One or Two Handed? - Hungarian Sword Q & A

In our Hungarian Sword Spotlight we mention a few things that folks had some good questions about. So we thought it would be good to answer them for everyone to hear. The making of our spotlight videos is a way to showcase our pieces and tell you a little bit of the story of each piece. In doing that we may mention or note some aspects of medieval swords that can be complex and have lots of nuance that we are not able to explore in detail in such a video.

One such aspects is a sword like the Hungarian that straddles the line between one and two handed use. Part of the query stated "You said it was sort of a hybrid, one- or two-handed, but you did not explain whether it was best for cutting or thrusting" and this is exactly right but a simple answer is lacking as this is where we see the birth of the hand and a half sword or longsword in the European fighting arts. It is not this sword specifically but rather what it represents as the use of two hands on a sword is recognized to supply advantages in both the strike and thrust in certain parts of combat.

 Jungfrauenspiegel. German, c. 1200. Kestner Museum, Hanover

Jungfrauenspiegel. German, c. 1200. Kestner Museum, Hanover

In this image we see an early example of the use of a two handed grip in combat with a medieval sword. This type of action and depiction would give us a sense of how they saw the use of this tactic and development of the swords design.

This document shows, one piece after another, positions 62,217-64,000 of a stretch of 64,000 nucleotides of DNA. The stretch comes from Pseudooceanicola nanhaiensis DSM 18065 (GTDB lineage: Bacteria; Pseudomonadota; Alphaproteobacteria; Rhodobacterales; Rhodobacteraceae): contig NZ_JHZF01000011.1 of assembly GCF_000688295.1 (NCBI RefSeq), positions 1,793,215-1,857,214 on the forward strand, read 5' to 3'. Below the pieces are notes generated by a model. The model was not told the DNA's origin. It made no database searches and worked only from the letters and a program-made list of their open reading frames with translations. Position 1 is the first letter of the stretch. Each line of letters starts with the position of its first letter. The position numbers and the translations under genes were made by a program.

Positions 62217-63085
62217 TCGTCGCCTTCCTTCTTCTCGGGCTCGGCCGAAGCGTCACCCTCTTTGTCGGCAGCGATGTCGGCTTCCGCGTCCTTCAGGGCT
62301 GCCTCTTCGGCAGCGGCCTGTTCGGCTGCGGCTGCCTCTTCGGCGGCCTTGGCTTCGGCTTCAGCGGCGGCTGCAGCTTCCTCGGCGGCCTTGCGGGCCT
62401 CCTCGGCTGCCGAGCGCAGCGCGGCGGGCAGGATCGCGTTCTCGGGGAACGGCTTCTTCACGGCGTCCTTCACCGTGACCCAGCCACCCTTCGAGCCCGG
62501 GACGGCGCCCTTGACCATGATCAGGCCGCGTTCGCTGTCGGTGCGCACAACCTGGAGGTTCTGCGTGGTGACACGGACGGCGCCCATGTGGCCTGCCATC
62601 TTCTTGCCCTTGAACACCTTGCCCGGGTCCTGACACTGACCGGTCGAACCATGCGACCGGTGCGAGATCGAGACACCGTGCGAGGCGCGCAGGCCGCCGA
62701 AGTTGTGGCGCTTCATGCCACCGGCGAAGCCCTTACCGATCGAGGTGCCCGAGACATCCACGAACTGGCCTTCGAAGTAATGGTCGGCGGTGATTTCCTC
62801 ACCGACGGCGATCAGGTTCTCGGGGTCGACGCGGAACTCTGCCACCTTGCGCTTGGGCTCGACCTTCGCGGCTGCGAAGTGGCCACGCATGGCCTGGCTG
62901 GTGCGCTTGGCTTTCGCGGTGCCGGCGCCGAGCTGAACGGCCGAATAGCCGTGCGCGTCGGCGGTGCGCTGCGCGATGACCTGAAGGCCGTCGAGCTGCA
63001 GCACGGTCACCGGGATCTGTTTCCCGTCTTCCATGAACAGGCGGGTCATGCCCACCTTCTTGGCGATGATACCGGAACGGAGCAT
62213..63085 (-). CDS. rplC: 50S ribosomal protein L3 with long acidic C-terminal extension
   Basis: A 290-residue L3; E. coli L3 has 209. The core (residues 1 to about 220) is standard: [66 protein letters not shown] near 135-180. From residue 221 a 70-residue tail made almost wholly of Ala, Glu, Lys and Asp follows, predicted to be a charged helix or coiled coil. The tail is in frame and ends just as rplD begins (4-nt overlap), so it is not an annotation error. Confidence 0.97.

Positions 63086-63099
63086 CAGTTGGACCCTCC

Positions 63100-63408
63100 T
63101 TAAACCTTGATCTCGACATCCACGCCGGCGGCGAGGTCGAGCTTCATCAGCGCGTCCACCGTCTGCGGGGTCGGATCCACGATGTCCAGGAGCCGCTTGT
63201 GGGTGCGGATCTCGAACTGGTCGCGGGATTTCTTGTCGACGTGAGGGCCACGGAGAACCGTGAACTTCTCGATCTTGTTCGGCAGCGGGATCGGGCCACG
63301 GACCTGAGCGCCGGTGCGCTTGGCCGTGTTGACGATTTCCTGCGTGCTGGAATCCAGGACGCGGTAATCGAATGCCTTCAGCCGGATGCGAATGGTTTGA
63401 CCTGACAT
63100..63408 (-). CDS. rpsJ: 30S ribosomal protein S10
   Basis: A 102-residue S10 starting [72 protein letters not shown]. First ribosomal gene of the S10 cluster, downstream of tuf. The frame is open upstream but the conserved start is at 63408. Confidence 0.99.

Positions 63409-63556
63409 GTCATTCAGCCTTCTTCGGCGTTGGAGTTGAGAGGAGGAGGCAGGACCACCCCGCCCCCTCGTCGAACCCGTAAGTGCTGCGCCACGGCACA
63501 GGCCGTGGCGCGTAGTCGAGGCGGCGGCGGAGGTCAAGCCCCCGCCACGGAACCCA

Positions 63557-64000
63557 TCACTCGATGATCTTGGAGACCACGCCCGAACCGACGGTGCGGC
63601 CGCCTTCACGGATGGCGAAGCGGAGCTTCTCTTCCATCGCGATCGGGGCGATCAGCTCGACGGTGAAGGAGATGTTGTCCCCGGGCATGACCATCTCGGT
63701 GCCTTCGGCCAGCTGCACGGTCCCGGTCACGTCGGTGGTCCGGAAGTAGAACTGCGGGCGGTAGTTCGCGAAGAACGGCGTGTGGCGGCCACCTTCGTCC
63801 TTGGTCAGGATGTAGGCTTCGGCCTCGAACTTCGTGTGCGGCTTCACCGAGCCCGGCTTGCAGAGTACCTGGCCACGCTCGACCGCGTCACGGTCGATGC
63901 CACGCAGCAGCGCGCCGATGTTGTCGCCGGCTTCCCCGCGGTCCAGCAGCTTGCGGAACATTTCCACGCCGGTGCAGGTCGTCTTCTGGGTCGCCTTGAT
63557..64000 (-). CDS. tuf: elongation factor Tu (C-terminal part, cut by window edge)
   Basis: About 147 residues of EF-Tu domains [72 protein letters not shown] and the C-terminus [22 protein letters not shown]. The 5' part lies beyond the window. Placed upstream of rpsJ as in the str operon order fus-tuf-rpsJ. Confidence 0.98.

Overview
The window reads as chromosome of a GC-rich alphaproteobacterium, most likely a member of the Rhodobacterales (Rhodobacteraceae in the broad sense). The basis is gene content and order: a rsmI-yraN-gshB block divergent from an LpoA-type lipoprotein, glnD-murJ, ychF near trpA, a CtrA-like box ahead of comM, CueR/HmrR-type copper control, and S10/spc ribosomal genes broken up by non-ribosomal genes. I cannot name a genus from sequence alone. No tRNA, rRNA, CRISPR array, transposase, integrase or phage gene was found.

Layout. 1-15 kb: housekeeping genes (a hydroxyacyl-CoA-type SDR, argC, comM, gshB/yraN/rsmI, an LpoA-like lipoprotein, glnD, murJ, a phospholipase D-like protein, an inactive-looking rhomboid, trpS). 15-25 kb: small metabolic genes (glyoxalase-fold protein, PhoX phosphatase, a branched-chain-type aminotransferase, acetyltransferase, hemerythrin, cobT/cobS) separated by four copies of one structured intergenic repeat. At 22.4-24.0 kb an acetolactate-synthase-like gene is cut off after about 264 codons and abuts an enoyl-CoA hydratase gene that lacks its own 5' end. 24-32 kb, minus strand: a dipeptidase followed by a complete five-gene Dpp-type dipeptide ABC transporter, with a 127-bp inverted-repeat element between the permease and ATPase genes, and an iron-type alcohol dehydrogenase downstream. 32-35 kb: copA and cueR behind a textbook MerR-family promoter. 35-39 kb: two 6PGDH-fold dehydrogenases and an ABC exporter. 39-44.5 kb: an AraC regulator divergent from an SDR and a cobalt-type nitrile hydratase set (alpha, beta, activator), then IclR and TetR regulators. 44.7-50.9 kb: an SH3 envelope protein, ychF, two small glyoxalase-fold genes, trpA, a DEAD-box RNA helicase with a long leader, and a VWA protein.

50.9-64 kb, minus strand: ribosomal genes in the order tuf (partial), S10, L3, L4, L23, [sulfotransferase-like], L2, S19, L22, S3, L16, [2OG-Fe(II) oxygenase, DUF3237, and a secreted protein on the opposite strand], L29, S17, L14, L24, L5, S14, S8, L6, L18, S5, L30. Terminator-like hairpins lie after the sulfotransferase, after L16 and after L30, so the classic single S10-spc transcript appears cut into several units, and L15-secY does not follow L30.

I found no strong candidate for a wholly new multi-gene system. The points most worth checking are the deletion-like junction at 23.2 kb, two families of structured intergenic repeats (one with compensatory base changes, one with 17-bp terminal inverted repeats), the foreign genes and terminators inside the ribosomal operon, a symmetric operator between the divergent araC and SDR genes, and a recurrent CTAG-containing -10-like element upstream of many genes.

divider swords

Nathan Clough, Ph.D. is Vice President of Arms and Armor and a member of the governing board of The Oakeshott Institute. He is a historical martial artist and a former university professor of cultural geography.  He has given presentations on historical arms at events including Longpoint and Combatcon, and presented scholarly papers at, among others, The International Congress on Medieval Studies.

Craig Johnson is the Production Manager of Arms and Armor and Secretary of The Oakeshott Institute. He has taught and published on the history of arms, armor and western martial arts for over 30 years. He has lectured at several schools and Universities, WMAW, HEMAC, 4W, and ICMS at Kalamazoo. His experiences include iron smelting, jousting, theatrical combat instruction and choreography, historical research, European martial arts and crafting weapons and armor since 1985

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